CMU Student Senate General Body Meeting recap 10/6
On Oct. 6, the Undergraduate Student Senate held their weekly general body meeting. The two major items on the agenda were an academic calendar assessment presentation and a student and faculty ombuds presentation.
The academic calendar assessment presentation was given by computer science teaching professor Mark Stehlik, who serves on the Calendar Innovation Committee (CIC). The CIC was created to analyze the Academic Year (AY) 21-22 calendar and assess what should be done for AY 22-23. The result was the current “7-1-7 alignment” that features seven weeks of classes, one week of break, and seven weeks of classes. The main purpose of the AY 22-23 Calendar Assessment Committee (CAC), a part of the CIC, is to “develop and deliver a set of recommendations to the Provost for evaluating the impact of the approved changes to the academic calendar that can inform decision-making about the future of the academic calendar.”
The CAC has approached their work through five meetings: the first for developing research questions, the second through fourth to research question themes, and the fifth to prioritize metrics. Currently, 37 metrics within four domains have been considered to assess the new 7-1-7 calendar: 12 for student learning and curriculum, 15 for student wellbeing, five for faculty and staff experience, and five for faculty and staff wellbeing.
Three criteria were used to evaluate each metric: communication power, which considers how well a question communicates to a broad and diverse audience; proxy power, which asks how well the question says something of critical importance about the 7-1-7 calendar change; and data power, which asks if the CAC could obtain appropriate data/information in a timely manner. For instance, a metric evaluating change in the number of students using UHS and CaPS due to the calendar chance was considered to have “medium” communication, “low” proxy, and “low” data power since Community Health & Wellbeing experts indicated that changes in UHS and CaPS service utilization is not solely related to the calendar change.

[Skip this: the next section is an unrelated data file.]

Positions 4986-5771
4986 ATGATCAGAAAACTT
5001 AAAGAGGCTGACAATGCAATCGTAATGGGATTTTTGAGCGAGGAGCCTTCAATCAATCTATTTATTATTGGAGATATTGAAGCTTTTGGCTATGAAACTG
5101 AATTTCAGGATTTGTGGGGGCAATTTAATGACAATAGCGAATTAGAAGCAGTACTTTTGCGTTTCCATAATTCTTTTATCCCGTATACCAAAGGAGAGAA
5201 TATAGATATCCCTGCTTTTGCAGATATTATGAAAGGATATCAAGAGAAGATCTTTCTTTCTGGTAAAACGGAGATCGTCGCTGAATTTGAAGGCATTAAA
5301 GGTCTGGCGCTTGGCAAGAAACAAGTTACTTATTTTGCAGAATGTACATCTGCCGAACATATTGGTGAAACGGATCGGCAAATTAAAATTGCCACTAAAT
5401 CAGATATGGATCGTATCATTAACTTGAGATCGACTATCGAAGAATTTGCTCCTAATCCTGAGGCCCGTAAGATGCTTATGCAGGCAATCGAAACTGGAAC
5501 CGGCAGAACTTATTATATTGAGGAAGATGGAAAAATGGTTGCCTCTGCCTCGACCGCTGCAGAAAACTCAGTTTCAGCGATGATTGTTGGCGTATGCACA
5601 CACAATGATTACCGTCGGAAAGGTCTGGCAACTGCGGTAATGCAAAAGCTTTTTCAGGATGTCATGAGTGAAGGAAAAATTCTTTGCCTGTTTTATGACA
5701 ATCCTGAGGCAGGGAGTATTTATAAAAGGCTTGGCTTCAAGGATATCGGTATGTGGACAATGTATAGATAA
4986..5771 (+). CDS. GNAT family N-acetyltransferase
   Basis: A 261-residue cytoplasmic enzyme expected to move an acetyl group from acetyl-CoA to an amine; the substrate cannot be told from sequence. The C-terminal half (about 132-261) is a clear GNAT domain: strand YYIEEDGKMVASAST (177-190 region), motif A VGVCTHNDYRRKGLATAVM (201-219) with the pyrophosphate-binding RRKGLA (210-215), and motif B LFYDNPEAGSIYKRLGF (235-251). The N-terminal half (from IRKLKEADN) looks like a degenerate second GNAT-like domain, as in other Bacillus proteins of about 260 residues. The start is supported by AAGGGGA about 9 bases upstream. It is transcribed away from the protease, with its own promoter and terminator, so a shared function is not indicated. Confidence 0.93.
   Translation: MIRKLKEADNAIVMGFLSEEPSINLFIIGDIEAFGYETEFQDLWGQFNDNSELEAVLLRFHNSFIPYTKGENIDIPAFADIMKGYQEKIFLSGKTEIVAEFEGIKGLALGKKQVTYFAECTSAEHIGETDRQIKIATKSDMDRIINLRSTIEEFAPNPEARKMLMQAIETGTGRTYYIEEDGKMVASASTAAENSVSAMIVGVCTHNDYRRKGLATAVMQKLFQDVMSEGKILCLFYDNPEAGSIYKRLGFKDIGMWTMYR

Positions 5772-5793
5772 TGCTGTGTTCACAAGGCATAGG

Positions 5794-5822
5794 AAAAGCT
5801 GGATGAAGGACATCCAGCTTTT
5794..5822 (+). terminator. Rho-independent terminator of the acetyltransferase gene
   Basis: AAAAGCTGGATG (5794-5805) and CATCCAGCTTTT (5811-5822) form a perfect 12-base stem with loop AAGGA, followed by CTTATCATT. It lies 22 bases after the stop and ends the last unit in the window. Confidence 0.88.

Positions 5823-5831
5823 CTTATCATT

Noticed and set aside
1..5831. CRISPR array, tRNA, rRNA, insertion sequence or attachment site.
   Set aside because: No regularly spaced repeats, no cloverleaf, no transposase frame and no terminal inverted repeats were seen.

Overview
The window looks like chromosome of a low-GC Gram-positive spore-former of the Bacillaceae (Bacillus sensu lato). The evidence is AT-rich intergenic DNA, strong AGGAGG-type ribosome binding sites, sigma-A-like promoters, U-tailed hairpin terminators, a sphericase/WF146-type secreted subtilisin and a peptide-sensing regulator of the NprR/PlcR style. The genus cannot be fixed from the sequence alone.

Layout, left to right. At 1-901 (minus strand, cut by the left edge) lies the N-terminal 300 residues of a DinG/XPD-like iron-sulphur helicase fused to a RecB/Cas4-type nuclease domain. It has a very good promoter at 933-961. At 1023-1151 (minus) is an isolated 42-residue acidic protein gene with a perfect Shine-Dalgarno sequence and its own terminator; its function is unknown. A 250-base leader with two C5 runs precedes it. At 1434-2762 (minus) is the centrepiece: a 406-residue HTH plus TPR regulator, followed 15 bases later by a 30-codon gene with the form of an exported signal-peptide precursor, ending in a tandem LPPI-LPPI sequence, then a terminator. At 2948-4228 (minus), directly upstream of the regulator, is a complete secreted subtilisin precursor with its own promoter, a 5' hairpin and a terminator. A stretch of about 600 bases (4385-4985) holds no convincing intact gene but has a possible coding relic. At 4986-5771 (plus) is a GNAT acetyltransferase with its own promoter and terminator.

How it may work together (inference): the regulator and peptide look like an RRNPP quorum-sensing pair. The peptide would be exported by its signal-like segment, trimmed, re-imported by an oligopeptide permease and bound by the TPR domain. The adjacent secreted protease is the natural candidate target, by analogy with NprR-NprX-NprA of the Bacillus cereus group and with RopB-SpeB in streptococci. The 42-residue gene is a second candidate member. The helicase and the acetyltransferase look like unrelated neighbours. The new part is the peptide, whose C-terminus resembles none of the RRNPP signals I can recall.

Data will be collected in a variety of ways, including student surveys, faculty surveys, analysis of existing data, engagement analysis, and faculty focus groups. The next steps for the CAC is to share their plan with relevant groups and then charge the Institutional Research and the Eberly Center with conducting research.
Currently, the proposed AY 23-24 calendar does also feature the 7-1-7 alignment, and classes are planned for election day.
The next presentation was regarding the creation of a Student & Faculty Ombuds Office. An ombuds is “a designated neutral person who informally and confidentially helps to manage and resolve issues.” Their purpose is to direct individuals to the appropriate formal and/or informal process to resolve concerns. Examples given for why one may visit the Ombuds Office include navigating accusations of plagiarism, concerns about academic integrity violations and investigations, concerns about how instructors or professors are acting, or concerns about going on leave.
The Ombuds is meant to be an informal option that listens to concerns, provides assistance with evaluating options, and explains university policy and procedures, among other things. They are not meant to provide mental health counseling, offer legal advice, duplicate grievance procedures, conduct formal investigations, or overturn binding decisions. The main words that are used to describe the Student & Faculty Ombuds Office are informal, independent, impartial, and confidential; the identity of visitors to the office will not be disclosed unless permission is given, unless there is an imminent risk of serious harm, or for legal reasons.
There is currently an ongoing search for someone to fill the position of the ombuds. The goal is to hire a senior teaching track, tenured, or emeritus faculty member at Carnegie Mellon. The committee to hire an ombuds will include a number of students, staff, and administrators. The search is currently planned to begin in November.